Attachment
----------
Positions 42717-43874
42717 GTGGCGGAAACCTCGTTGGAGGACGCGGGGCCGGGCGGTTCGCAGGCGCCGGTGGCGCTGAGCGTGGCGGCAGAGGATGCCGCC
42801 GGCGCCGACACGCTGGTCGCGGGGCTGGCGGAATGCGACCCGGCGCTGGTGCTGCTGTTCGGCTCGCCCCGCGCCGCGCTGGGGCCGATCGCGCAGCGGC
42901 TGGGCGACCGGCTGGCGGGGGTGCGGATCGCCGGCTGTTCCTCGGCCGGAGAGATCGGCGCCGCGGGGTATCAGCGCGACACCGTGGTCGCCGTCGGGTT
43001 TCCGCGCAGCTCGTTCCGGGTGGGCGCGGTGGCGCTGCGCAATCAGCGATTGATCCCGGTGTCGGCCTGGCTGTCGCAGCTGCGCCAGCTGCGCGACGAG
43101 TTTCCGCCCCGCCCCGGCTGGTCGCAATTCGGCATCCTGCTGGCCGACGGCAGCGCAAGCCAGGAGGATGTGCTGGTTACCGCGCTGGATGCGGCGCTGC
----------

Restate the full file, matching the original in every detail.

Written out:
Positions 42717-43874
42717 GTGGCGGAAACCTCGTTGGAGGACGCGGGGCCGGGCGGTTCGCAGGCGCCGGTGGCGCTGAGCGTGGCGGCAGAGGATGCCGCC
42801 GGCGCCGACACGCTGGTCGCGGGGCTGGCGGAATGCGACCCGGCGCTGGTGCTGCTGTTCGGCTCGCCCCGCGCCGCGCTGGGGCCGATCGCGCAGCGGC
42901 TGGGCGACCGGCTGGCGGGGGTGCGGATCGCCGGCTGTTCCTCGGCCGGAGAGATCGGCGCCGCGGGGTATCAGCGCGACACCGTGGTCGCCGTCGGGTT
43001 TCCGCGCAGCTCGTTCCGGGTGGGCGCGGTGGCGCTGCGCAATCAGCGATTGATCCCGGTGTCGGCCTGGCTGTCGCAGCTGCGCCAGCTGCGCGACGAG
43101 TTTCCGCCCCGCCCCGGCTGGTCGCAATTCGGCATCCTGCTGGCCGACGGCAGCGCAAGCCAGGAGGATGTGCTGGTTACCGCGCTGGATGCGGCGCTGC